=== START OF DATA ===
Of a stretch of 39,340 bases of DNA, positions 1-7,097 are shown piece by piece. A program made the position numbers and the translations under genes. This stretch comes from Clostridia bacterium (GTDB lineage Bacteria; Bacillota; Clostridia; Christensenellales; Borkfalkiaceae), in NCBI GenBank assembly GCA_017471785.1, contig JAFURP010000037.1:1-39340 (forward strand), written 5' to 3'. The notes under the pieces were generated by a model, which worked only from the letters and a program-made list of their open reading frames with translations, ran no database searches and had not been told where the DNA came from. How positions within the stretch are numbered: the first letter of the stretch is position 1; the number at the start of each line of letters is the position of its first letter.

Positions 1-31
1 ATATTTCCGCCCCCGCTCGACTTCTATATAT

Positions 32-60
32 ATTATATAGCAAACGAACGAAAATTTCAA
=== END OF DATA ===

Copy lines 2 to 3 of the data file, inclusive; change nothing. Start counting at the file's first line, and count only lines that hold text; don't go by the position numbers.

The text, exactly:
Positions 1-31
1 ATATTTCCGCCCCCGCTCGACTTCTATATAT